The images on the Dingle Peninsular, Kent coast, Nash Point, Isle of Man, Berwick on Tweed and St Bees on the Cumbria coast all gave us a feast of camera control, care, knowledge and artistic skill in order to conquer the prevailing conditions. Beach shots included rock formations (occasionally with introduced pebbles) Bladder wrack sea weed, smelly but interesting colours and shapes and a deep hole, baled out to reveal a small rock’s surface and photographed to perfection.
Many of us were pleased to hear that our hobby should be pursued to satisfy ourselves and not to comply with the trends and foibles of competition judges (though he had done that too). Finally, we finished up at dear old Clevedon and again a foreground rail and the arches of the distant pier were brought together to provide a composition, that despite all of us having been there, we had never thought to bring these wo elements together in this way. The final piece de resistance brought Beryl Cook’s art to the bathing pool at Clevedon where the all year-round ladies appeared to brave the elements – of course Chris was there and ready to react and create another winner – a thoroughly enjoyable evening where everyone must have learnt something at least to apply common sense.
Please visit us again Chris – perhaps the next time in person.

27 July 2020 – Victoria Hillman – “Macro and Garden Photography

Our club was extremely fortunate last night to welcome Victoria Hillman, speaking to us from Switzerland, once again demonstrating the flexible innovation we have been able to contrive to keep SYPC alive and enthusiastic as we emerge from the grip of this ghastly virus.
Victoria is a scientist by training with a BSc in zoology with marine zoology from the University of Wales, Bangor and an MSc in Wildlife Biology and Conservation from Edinburgh Napier University.
As many of us recall Victoria is both a Scientist and Photographer and she retains her passion for the flora and fauna of the country and takes practical steps to encourage wildlife in the garden.

Our introduction soon showed us some clever images, taken at ground level, of snowdrops after a brief snow flurry, using a Canon 5D MK 3 and a 100mm macro lens. Her creative skills were apparent in how she utilised the rising sun, vacant space within the frame and a hint of grass stems, the subtlety came together to bring the feeling of early Spring with a chill in the air. This was soon followed with a daffodil, with light enhancement from an LED panel, hinting at small specks of grass, faded bluebells in the distance all adding to the composition, drawing us to an almost transparent flower head – wonderful. The “secrets” of these works of art were shared with us and in this case a smaller aperture of f13 and exposure of 1/200s were used but not after careful and considered angles and thoughts were brought to bear to achieve the successful shot. By this stage our audience was thirsting for more. The previously mentioned English bluebells, with the drooping heads and characteristic colour, now took the author’s attention followed by a beautifully observed blossom, even taken to perfection on a drizzly day with dark receding clouds and a faded tree. Next came leaves viewed in silhouette shielding the distant Sun almost close enough to reach out and touch.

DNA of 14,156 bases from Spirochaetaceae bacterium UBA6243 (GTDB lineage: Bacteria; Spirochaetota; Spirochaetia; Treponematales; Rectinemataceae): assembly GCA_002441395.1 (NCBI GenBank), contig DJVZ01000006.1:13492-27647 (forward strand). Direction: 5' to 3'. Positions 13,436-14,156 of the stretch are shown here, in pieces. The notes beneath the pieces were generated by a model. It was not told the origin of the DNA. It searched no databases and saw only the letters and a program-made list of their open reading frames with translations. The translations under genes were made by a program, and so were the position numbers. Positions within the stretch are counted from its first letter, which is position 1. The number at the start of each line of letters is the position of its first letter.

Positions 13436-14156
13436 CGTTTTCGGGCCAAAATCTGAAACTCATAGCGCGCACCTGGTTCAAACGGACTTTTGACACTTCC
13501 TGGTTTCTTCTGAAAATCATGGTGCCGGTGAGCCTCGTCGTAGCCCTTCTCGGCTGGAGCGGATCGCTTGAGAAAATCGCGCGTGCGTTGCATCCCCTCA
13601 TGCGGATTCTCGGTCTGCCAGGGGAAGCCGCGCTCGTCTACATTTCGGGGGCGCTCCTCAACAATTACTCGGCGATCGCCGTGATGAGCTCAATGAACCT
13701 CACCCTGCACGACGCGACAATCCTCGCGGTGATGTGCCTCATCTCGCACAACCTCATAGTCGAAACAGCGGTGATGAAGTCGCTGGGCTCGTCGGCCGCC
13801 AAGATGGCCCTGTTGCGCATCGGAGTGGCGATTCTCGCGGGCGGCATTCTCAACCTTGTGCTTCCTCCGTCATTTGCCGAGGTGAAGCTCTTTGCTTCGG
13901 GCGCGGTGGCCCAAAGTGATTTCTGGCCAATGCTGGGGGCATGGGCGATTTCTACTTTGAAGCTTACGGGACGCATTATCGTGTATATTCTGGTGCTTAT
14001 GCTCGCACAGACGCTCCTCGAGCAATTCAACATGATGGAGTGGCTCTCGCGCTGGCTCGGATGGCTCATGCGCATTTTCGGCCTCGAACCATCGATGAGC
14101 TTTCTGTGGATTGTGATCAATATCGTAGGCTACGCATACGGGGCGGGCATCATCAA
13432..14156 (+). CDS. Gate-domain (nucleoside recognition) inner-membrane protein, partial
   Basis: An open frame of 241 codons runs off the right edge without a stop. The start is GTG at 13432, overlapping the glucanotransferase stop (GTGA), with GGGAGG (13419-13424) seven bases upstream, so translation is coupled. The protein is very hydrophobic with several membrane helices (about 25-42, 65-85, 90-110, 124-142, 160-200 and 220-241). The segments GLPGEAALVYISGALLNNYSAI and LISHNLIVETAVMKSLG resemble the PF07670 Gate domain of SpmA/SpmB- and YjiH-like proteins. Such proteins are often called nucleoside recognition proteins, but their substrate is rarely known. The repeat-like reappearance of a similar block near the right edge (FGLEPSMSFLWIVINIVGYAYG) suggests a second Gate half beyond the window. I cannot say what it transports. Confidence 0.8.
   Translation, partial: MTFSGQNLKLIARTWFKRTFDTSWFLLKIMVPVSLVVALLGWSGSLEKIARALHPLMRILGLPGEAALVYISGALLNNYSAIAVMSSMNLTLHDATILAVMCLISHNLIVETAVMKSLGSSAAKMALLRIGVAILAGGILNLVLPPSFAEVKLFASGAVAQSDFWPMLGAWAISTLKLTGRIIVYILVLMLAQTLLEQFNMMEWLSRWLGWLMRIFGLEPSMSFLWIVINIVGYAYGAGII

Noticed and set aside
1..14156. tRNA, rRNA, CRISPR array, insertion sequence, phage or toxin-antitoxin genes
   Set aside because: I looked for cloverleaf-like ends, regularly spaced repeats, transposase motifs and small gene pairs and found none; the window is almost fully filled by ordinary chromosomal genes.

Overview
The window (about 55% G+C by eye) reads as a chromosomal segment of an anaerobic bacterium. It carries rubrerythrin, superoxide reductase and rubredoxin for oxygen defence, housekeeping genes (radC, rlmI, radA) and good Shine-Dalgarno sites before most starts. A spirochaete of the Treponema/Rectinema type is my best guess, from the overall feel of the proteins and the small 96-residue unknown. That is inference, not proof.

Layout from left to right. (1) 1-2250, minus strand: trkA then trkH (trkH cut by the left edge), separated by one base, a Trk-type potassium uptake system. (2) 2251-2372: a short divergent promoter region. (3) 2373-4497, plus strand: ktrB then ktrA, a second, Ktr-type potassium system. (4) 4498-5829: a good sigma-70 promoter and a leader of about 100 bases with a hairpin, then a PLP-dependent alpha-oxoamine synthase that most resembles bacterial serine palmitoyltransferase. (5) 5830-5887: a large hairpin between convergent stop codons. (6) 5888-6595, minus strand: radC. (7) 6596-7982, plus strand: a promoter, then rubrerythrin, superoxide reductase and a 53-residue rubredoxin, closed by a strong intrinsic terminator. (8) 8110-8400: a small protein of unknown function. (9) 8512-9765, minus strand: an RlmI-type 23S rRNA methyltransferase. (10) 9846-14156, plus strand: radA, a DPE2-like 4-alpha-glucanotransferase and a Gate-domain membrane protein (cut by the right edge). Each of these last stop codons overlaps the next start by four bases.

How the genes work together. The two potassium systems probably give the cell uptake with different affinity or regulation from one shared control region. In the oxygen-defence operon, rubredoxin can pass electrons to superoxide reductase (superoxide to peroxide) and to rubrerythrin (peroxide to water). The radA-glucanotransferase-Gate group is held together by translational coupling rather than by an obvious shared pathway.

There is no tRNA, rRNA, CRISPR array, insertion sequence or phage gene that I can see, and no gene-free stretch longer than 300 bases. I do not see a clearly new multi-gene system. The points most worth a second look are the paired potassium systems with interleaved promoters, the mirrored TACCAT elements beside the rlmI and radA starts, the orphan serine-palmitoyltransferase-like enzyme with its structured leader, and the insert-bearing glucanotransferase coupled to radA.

Naturally we knew wildlife wouldn’t be far away and the garden revealed, after studied observation, both peacock and tortoiseshell butterflies, one of these hiding in St John’s wort where a photograph was only possible through the most painstaking care to use the adjacent foliage without frightening the creature away, the early morning sun and controlled settings created a peachy feel – such clever use of background.

Next we saw incy wincy spider – a large abdomen revealing it to be the female, we were stunned at Victoria’s precision manoeuvring to use the supporting gossamer fine strands of the web to follow converging lines covering perhaps 2/3 of the image as they caused us to focus at the waiting creature, the focus was pin sharp the colour almost a magical monotone. All of this was only possible by her skilful observance of the fact that the arachnid consumed and re-spun her web each day at a slightly different orientation – spontaneity in photography takes time! Who will forget the tiny zebra jumping spider consuming a fly, the small male ant being stalked by the queen ant? Frogs, hover flies and the wasp soon followed, all portrayed in masterful style.
Our gifted speaker’s forensic approach was described in her lockdown project find: –
o What can I learn?
o How can it develop skills and ideas?
o Will this push creativity?
The answers to all of these questions were revealed in a study of the development and flowering progression of a Bee Orchid.